PATERSON is the quintessence of everything Jim Jarmusch has done before. Playful in approach, deeply philosophical in meaning, it is a lyrical evocation of joy and sorrow as lived by a bus driver/poet during one eventful yet ordinary week in his life.
The bus driver (Adam Driver), his route, and the city in which he lives with his artistic wife, Laura, (Golshifteh Farahani) are all named Paterson. What would otherwise be precious is in Jarmush’s hands a profound meditation on all manner of dualities, including that of correspondences and coincidence, as we follow Paterson from the time he wakes up until he goes to bed. The device allows us to fall into the rhythmic pattern of his days, with the variations. Some are as vibrant as the bold black-and-white designs Laura uses to cover their home and his lunch, some as insignificant as the exact time he wakes up without the assistance of an alarm clock, or the specific litany of complaints from his supervisor (Rizwan Manji). Yet nothing is left to chance narratively. Foreshadowing and red-herrings mix, and the mystery of a mailbox that is upright in the morning and tilted in the afternoon add piquance and surprise, as does the seemingly endless train of grunts, yips, and sighs that emanate from Paterson’s English bulldog, Marvin, as he comments on his condition.
Driver is sublime. In a film rife with small details and enormous nuance, his is a performance of great restraint, yet profound emotional resonance. A genuinely kind soul, who is painstaking in his precise prose poems, frankly admiring of an aspiring rapper (Method Man) dropping rhymes by himself in a laundromat, and besotted by his wife such that he supports each of her dreams as the float into her head enough to feign enthusiasm for her surprise pie (spoiler: Brussels sprouts) while downing glassful and glassful of water with a grim determination. Driver gives him the gift of being absolutely present in every moment, as though each millisecond of life is a deeply considered gift, and the world around him an adventure waiting to be discovered because of his love for Laura, who is not just a soulmate, but the perfect opposite to intertwine with him, a whirlwind of creative expression whose each iteration is meant for the world to devour, and him the quiet master of expressing in words, kept private in a secret notebook, the ineffable feelings that can render a simple matchstick into a deeply moving metaphor of devotion.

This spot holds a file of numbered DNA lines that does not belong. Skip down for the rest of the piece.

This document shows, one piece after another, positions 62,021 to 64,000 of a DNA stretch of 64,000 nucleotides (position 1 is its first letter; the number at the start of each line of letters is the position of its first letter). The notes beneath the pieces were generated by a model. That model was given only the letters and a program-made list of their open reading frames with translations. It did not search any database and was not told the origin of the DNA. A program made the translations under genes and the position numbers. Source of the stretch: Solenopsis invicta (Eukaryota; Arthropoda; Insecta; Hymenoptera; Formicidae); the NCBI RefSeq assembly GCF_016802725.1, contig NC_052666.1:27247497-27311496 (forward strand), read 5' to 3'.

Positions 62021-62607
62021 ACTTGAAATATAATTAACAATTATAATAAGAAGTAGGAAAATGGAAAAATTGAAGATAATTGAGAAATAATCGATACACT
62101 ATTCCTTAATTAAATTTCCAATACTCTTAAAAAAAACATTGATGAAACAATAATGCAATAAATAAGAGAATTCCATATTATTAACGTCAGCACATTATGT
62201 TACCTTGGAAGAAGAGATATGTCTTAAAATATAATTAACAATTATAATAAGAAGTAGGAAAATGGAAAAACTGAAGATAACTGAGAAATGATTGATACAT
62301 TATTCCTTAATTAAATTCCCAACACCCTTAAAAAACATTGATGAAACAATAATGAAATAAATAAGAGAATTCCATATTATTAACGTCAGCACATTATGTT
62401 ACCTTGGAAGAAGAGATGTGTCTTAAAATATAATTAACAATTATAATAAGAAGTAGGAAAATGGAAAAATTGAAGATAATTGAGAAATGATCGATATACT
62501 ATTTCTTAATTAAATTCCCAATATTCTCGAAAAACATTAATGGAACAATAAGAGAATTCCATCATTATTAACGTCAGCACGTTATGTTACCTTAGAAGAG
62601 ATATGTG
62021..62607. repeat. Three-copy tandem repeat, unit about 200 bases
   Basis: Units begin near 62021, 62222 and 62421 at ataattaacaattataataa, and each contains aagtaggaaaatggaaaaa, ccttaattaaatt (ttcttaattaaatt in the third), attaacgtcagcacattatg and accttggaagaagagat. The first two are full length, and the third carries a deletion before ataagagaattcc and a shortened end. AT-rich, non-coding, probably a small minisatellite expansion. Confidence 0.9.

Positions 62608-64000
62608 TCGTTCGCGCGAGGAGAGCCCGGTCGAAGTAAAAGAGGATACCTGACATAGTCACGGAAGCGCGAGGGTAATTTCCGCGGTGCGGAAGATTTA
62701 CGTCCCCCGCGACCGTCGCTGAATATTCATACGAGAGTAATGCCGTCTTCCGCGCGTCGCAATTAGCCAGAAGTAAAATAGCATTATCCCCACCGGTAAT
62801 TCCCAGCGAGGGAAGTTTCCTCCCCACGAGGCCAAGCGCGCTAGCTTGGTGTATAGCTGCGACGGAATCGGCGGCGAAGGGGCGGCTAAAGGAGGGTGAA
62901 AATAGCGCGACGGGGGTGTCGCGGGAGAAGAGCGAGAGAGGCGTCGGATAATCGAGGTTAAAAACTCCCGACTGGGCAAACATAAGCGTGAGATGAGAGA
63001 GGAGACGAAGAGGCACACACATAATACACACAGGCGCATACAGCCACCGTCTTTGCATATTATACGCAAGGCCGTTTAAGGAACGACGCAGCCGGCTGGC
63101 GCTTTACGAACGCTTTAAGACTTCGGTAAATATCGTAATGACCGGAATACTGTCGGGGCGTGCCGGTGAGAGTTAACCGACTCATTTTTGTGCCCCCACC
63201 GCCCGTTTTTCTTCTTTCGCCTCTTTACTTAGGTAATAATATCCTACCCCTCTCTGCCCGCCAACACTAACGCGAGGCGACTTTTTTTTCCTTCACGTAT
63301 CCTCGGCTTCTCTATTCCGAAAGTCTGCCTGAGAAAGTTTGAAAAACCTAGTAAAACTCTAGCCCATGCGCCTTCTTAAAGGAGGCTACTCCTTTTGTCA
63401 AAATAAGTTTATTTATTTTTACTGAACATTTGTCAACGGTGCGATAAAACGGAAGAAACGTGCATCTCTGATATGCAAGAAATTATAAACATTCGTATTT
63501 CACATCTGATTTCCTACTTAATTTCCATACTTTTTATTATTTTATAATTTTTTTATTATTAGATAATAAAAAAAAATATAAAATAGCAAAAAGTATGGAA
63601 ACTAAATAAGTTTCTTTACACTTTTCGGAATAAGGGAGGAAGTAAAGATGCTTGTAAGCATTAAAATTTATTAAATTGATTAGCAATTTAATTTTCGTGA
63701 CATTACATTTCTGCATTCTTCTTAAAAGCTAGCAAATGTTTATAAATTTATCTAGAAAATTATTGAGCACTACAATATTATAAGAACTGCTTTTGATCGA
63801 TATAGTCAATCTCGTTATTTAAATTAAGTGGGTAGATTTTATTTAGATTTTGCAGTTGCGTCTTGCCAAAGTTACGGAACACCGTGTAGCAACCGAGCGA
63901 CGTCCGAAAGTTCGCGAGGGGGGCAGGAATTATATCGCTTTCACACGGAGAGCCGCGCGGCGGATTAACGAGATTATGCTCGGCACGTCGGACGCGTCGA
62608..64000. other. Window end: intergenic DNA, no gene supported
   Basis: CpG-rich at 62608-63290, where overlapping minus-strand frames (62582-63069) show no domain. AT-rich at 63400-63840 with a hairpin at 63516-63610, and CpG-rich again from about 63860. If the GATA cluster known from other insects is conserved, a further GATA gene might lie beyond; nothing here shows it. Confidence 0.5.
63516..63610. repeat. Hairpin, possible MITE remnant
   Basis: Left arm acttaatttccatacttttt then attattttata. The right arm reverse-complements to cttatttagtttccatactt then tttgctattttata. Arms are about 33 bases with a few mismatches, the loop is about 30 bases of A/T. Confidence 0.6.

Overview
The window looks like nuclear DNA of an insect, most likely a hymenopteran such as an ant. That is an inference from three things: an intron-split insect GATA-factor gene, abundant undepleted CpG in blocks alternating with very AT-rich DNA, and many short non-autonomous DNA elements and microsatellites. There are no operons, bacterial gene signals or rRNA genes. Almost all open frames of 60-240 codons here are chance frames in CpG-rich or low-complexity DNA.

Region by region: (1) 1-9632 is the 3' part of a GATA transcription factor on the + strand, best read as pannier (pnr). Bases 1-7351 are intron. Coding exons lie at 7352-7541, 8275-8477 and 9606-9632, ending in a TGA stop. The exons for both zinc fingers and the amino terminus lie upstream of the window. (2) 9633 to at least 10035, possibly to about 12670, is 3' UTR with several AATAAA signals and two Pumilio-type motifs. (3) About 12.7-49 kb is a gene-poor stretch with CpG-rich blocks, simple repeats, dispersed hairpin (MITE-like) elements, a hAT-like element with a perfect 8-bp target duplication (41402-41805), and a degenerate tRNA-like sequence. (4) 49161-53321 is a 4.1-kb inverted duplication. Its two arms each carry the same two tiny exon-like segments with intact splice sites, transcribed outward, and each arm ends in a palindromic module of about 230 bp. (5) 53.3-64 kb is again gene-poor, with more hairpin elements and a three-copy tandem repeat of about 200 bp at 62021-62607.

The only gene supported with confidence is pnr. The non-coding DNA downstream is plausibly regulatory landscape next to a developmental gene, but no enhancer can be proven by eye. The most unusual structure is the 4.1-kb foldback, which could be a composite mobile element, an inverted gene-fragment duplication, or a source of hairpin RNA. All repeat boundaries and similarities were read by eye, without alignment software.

Around him love is less successful, life is less meaningful, and the joy that Adam and Laura share is in painfully short supply. Punctuated by Driver’s rendition of Paterson’s exquisite poetry, PATERSON the film finds truth in the same pain that is at once absurd and searing, and a world-view that is exhilarating for its seemingly simple accessibility by all. It’s all about the point of view. Where most see decay in abandoned buildings, Jarmusch finds an intoxicating beauty in the decay, the rust and bricks wearing their history in a sepia=tinged light that imbues them with the wistful melancholy of nostalgia. It’s the landscape that doesn’t see a bus driver in a rundown part of America, but rather, as in one of Laura’s reveries, a Persian prince on a silver elephant who is the lord of all he surveys. Quixotic, sly, and every bit as poetic as the title character himself, this is a film to be savored in the moment and long afterwards.